Zoe Beloff’s latest film is a meditation on, and a visualisation of, the scenario that James Agee wrote in 1948 for his lifelong hero, Charlie Chaplin.
The film interweaves two cinematic spheres. In one, Agee, dramatized by an actor, conjures up and imagines his ideas for the movie; in the other, Chaplin himself, cleverly montaged by Beloff from relevant clips, enacts the story and the political message it carries. Agee’s scenario was unrealised and Beloff’s film links back to her previous works about failed projects by two great radical artists, Sergei Eisenstein and Bertolt Brecht.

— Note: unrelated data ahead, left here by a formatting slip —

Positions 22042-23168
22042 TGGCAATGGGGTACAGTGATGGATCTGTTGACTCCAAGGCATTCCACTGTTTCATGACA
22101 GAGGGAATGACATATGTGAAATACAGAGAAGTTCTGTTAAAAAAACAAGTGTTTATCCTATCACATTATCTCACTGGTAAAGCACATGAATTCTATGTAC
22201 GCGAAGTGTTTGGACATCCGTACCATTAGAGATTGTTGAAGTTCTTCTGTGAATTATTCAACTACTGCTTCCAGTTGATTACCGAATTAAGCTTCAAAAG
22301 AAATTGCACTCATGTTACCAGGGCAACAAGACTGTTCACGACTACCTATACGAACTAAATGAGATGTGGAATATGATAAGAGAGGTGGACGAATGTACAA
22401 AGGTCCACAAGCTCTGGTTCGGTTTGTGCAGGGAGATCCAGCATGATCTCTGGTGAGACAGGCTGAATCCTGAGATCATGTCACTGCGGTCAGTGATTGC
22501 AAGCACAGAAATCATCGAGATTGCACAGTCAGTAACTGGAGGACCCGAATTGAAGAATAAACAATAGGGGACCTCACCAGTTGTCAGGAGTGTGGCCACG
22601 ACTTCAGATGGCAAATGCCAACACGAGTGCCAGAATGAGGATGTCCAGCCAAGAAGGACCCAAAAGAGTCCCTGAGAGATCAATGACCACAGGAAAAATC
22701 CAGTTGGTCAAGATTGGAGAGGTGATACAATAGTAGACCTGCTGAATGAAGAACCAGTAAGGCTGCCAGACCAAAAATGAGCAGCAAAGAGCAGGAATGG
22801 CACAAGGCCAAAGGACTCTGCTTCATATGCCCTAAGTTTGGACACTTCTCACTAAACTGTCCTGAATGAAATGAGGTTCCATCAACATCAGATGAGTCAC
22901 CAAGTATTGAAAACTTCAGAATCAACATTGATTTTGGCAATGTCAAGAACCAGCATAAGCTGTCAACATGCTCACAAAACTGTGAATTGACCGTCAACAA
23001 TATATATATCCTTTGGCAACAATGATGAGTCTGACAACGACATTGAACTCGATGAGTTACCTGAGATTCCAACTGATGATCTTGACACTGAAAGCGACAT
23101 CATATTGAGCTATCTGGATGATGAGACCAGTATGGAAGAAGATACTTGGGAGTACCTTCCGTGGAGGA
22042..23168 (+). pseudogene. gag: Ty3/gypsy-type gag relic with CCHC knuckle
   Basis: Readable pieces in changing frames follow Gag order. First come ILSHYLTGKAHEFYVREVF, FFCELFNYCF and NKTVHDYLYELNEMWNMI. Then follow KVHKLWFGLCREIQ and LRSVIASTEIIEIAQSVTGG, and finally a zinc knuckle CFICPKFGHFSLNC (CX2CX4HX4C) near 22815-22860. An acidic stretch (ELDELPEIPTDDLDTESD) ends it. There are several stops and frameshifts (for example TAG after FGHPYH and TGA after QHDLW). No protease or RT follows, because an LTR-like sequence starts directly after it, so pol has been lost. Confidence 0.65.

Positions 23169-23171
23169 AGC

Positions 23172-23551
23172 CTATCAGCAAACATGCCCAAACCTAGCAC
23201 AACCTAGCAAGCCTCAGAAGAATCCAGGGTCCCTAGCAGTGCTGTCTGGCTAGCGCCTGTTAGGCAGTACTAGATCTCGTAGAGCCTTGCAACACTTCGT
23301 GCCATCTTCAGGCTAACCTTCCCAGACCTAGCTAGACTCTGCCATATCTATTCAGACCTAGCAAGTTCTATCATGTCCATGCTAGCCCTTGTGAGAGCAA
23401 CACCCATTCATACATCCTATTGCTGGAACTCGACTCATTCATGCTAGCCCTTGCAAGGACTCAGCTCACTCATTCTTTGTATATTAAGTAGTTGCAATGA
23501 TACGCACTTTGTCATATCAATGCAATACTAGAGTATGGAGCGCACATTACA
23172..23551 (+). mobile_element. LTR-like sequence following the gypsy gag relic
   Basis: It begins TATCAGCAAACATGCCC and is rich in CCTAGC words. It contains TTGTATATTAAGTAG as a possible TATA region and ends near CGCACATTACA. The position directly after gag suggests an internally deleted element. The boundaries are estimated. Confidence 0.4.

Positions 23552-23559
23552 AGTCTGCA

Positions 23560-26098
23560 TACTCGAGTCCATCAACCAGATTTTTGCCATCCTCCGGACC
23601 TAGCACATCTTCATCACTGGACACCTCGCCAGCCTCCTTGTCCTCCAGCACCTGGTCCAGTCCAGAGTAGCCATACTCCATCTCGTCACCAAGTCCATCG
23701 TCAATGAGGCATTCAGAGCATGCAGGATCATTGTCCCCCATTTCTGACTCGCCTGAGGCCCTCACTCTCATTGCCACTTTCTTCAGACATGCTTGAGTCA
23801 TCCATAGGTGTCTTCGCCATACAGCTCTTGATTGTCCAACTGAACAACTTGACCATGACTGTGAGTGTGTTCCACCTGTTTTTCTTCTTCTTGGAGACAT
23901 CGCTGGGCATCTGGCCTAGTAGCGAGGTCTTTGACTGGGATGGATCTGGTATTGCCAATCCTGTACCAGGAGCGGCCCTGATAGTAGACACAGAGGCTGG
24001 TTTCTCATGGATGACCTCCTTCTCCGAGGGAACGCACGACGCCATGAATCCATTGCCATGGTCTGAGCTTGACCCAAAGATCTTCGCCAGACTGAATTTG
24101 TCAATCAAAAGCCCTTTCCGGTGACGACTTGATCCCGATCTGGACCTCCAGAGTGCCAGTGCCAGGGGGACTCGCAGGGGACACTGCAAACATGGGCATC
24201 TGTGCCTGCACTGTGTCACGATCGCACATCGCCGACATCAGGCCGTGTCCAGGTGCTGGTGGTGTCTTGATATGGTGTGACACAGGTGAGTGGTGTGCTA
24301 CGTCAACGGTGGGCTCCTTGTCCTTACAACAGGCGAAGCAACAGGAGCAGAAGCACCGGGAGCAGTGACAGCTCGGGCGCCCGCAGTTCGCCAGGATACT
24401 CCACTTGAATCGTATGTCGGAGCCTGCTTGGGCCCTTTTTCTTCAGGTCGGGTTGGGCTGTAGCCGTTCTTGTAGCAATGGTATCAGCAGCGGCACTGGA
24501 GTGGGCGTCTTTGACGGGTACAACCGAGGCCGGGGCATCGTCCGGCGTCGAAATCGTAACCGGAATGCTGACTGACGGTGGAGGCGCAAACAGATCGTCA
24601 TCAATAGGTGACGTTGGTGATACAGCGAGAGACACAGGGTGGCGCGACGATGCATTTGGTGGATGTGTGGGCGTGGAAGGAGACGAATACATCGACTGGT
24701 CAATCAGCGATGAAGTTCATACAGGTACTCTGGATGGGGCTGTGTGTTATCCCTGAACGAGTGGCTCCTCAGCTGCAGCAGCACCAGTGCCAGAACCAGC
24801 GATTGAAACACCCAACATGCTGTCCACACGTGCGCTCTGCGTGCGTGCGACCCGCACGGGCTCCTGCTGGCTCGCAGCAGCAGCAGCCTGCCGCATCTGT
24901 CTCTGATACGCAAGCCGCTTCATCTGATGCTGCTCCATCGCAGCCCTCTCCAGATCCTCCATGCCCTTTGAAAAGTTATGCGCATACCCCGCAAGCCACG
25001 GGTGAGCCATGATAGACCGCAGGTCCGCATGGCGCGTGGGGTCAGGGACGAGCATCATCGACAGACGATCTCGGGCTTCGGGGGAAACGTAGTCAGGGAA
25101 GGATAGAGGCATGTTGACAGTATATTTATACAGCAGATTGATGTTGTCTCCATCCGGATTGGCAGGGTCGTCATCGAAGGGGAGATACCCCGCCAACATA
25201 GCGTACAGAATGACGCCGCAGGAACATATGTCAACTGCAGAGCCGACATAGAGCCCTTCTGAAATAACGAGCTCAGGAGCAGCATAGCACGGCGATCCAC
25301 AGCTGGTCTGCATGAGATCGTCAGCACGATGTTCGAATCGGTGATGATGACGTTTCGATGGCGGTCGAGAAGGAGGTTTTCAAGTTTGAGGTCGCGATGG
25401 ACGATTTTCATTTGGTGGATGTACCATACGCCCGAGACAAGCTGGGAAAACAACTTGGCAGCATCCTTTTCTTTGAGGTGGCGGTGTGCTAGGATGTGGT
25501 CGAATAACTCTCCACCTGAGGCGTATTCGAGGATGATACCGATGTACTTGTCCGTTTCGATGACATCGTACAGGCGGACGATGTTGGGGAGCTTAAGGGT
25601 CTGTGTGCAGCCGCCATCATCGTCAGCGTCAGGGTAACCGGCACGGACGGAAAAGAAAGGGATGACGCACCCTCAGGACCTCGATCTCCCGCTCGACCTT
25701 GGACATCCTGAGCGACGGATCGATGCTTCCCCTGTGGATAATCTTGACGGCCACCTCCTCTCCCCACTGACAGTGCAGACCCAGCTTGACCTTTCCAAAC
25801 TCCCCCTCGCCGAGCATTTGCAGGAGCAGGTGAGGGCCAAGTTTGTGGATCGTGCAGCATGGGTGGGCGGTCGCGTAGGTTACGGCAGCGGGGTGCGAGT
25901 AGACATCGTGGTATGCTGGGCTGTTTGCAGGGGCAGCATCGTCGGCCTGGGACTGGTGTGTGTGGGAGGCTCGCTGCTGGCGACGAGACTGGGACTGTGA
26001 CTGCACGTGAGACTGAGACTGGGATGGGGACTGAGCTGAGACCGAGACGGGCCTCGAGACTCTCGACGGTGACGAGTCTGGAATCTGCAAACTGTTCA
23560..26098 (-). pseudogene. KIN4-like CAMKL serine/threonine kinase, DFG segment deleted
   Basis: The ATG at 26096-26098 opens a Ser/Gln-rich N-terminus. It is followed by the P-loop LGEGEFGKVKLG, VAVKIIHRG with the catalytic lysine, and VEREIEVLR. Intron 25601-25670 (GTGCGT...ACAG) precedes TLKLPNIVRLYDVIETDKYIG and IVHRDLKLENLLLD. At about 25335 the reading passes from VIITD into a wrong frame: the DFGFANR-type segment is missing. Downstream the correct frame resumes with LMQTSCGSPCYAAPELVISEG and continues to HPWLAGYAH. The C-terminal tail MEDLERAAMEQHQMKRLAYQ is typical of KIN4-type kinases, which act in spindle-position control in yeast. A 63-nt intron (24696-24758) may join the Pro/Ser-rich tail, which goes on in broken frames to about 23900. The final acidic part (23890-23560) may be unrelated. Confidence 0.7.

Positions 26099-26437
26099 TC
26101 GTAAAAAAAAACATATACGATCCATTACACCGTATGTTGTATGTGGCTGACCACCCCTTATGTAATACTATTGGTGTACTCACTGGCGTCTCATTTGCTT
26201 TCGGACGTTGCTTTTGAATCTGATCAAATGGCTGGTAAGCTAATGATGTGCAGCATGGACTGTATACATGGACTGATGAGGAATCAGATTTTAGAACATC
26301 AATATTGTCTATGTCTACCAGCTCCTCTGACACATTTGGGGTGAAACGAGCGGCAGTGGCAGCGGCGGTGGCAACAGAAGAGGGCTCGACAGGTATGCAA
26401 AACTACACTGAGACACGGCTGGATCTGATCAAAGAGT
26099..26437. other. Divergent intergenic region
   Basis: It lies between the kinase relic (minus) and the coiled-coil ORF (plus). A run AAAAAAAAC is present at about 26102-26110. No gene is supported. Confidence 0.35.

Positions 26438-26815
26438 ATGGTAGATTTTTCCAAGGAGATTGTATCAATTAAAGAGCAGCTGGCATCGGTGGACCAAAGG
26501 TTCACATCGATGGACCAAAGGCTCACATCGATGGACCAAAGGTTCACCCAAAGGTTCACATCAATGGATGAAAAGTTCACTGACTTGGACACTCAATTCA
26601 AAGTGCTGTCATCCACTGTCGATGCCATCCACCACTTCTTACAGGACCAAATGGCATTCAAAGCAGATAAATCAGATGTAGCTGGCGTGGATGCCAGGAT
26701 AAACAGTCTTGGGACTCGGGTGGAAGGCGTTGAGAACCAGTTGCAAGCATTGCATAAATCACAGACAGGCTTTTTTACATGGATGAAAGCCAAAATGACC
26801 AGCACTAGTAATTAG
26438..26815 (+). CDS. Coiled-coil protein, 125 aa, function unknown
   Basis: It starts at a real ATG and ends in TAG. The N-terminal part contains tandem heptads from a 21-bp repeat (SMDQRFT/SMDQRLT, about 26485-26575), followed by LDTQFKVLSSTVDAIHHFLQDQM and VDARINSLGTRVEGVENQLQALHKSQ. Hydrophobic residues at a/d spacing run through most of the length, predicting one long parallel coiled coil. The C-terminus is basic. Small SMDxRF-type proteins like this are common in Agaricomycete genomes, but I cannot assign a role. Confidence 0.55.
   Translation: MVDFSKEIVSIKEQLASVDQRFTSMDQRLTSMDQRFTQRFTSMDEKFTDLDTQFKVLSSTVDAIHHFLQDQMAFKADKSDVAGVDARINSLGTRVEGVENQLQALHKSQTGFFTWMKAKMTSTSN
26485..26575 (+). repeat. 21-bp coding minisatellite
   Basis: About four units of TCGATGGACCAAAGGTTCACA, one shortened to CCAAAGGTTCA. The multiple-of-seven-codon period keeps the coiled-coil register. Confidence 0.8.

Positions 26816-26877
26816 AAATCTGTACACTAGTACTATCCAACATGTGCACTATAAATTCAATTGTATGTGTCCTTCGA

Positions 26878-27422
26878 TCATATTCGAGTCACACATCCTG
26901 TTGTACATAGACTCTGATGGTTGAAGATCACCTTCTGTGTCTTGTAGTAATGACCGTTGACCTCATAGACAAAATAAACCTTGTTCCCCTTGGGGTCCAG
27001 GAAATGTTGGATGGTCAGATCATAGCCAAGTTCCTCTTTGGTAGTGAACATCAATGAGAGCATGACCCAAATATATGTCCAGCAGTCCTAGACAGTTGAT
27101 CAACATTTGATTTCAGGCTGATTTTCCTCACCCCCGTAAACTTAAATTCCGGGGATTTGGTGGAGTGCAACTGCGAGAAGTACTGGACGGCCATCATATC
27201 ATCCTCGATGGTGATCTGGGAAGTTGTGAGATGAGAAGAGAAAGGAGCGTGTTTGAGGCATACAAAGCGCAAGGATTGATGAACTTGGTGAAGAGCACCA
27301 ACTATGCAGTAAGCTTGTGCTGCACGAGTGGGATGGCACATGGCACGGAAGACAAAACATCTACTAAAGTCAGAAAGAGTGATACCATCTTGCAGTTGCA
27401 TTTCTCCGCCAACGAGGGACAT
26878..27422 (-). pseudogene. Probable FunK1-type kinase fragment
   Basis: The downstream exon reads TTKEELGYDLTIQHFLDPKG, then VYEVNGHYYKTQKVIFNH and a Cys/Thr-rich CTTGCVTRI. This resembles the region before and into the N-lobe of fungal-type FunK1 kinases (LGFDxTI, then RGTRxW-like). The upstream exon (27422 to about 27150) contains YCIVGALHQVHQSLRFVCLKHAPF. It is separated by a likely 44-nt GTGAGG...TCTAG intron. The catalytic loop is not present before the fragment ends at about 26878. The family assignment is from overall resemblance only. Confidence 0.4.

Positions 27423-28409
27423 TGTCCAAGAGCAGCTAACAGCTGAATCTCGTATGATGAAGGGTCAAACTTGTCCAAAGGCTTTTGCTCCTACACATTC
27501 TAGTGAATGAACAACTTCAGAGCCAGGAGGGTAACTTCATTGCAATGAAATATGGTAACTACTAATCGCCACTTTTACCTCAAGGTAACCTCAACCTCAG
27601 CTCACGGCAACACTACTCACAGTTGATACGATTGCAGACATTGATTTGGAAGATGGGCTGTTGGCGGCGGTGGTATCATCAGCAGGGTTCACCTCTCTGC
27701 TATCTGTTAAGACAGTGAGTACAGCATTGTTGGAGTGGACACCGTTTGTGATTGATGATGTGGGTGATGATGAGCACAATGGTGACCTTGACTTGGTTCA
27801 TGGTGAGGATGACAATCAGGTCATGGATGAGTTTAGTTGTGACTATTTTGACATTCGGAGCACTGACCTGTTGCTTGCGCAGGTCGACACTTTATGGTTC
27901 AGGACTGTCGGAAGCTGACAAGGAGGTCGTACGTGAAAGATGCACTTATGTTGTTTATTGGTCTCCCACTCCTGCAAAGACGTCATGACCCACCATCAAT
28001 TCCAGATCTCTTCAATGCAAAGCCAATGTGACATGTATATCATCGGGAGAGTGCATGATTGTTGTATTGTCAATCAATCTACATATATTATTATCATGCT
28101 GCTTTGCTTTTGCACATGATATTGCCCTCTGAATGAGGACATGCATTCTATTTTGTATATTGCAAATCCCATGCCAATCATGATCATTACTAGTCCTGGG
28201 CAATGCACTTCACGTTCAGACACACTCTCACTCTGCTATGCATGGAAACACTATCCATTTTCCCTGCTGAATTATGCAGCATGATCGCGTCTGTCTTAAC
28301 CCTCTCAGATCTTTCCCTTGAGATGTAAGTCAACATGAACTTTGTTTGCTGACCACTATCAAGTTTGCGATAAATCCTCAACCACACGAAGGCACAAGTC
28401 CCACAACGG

Once asked about her methodology, Beloff replied: ‘I talk with people in the past.’ The Tramp’s New World continues that dialogue, with a further and fascinating exploration of how radical artists might mine the popular, and fragments of mass culture, to create political art for ordinary people. Once again, Beloff has acted as a medium, using the cinema to bring these ghosts, and their lost or forgotten utopian aspirations, from the past into the present.
In partnership with the Essay Film Festival.